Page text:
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Manufacturing jobs in Alabama

The government says some 20 million Americans are still unemployed or under-employed— meaning they can’t get as much work as they’d like or need. Yet at the same time, firms nationwide say they’re having a difficult time filling millions of openings they do have. It’s partly because of what’s known as the “skills gap” — jobs that require more expertise than workers have.

The State of Alabama has a possible solution. It’s a program called Alabama Industrial Development and Training. Local  shipyard owners say they can’t find enough skilled workers around here who know how to do the things they need, to weld properly, to fit pipes.  And so the State of Alabama spent twelve million dollars to build a state of the art maritime training center. The idea is that if the shipyards can’t find enough workers to manufacture the ships, the State of Alabama is going to manufacture the workers.  Rick Karr went to Mobile to take a look at the program and assess its outcomes — which some critics say aren’t all they should be.


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    Main Street: Findlay, Ohio
    Need to Know travels to Ohio to assess how workers are faring after the loss of millions of manufacturing jobs over the past 35 years.
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    Following the money: Tax breaks
    New CBO report echoes the findings of Need to Know's "A tale or four tax returns."
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      Certifiably employable
    Rick Karr recently visited Seattle to look at a program designed to give the unemployed the skills they need to find jobs in one of the country’s fastest-growing industries.


  • Anonymous

    How could ANY media ignore the difference in collective bargaining regulations between Pennsylvania and Alabama? There are no more acutely distinctive states in the nation, and virtually on the globe, than these two, and your report completely ignores this most obvious – and regressive – distinction that contributes to industrial relocation by an unregulated, unjustified, and thoroughly regressive industrial elite. Not once does your report attend to this, the most obvious reason for industrial relocation in this particular industry.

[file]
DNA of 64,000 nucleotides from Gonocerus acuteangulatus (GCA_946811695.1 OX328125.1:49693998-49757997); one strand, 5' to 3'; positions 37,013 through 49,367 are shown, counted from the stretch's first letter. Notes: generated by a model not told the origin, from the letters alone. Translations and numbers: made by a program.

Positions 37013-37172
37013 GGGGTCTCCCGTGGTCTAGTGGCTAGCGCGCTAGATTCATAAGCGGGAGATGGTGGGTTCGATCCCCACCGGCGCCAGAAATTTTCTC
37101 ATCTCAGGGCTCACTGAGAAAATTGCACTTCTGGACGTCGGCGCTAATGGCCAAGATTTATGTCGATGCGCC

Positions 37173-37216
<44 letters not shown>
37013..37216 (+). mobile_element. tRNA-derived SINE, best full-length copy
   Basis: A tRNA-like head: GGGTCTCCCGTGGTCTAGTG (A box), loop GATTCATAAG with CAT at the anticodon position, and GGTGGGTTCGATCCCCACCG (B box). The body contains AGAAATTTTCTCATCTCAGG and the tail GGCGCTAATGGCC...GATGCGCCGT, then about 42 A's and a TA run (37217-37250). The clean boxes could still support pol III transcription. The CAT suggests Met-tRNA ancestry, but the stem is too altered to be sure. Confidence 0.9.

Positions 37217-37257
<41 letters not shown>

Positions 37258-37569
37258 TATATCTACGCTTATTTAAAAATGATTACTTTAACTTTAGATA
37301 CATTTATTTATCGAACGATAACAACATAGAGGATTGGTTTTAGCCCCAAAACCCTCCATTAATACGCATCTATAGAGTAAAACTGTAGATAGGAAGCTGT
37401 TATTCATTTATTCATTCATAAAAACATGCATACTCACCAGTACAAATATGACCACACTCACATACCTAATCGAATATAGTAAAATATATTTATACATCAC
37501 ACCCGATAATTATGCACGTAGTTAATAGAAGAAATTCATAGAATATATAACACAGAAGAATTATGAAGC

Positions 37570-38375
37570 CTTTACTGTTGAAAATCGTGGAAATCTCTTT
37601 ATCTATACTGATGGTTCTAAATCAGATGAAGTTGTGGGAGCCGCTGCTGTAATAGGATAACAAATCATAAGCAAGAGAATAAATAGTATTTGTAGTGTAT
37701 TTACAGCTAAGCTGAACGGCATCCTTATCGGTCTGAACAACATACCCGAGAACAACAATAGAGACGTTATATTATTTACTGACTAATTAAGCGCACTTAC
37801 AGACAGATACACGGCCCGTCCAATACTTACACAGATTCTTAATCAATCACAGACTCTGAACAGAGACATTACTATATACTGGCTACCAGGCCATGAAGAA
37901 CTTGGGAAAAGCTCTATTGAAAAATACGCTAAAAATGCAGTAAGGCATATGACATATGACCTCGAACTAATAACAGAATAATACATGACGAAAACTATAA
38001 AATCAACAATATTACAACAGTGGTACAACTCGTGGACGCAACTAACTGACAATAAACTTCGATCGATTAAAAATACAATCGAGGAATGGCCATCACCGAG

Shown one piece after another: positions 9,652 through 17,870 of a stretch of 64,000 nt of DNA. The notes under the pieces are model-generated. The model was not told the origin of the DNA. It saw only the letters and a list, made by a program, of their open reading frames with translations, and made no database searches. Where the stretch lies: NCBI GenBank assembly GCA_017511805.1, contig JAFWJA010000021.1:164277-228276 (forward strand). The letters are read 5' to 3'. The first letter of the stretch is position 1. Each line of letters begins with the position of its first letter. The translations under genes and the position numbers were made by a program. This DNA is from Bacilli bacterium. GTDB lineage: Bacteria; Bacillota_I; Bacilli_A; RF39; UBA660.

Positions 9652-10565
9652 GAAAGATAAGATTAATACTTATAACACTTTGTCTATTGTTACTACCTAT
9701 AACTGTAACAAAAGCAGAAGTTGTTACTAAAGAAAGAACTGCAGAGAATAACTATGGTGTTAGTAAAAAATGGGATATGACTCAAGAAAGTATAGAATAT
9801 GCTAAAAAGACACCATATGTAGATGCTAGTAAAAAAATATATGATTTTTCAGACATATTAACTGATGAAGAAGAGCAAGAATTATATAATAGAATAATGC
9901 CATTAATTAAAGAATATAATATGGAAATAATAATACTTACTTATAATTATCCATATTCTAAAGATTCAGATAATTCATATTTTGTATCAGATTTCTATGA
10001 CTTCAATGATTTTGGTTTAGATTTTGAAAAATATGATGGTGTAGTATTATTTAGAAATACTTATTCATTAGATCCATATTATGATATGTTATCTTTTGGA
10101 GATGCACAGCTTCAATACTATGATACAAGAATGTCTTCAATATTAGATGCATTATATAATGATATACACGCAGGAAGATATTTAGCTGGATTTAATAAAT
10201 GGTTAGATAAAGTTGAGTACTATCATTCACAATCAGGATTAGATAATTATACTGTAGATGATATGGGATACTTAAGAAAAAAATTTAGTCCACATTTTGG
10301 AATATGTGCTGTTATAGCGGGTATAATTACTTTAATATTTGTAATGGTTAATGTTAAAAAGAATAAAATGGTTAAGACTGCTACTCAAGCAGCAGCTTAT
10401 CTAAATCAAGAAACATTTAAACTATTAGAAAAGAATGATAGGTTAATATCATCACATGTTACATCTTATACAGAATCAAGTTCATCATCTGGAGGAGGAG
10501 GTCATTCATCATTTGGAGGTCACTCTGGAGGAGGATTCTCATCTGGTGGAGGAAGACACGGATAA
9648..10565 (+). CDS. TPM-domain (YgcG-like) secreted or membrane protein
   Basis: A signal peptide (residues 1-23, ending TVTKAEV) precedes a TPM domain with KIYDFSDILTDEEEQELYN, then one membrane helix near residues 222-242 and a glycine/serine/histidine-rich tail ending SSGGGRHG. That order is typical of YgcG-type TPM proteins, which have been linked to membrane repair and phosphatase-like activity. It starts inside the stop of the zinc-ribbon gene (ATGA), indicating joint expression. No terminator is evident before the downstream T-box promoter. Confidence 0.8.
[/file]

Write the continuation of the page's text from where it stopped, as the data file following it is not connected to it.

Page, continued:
You prove, quite astonishingly, the most inflammatory arguments against contributing to PBS! Outrageously.

  • Fritz Korte

    Thank You, joebeckmann. I am truly grateful that i am not the only one floored by this GLARING and embarrassing omission (while interviewing the head of the HUMAN RESOURCE CENTER of the WHARTON business school, no less). I applaud your graceful suggestion that wage depression “contributes” to industrial relocation since i would suggest that wage depression is seminal, sometimes SINGULAR in the decision to play states one against another for a free ride to citizen serfdom. I also agree that this ommission is a prime example of a media credibility gap, but this strikes me as more of a lapse by this reporter than part of a pattern of planned deceit by PBS. Too bad embarrassment does not seem to be in the lexicon of media. or business or government. We would all be better off if it was.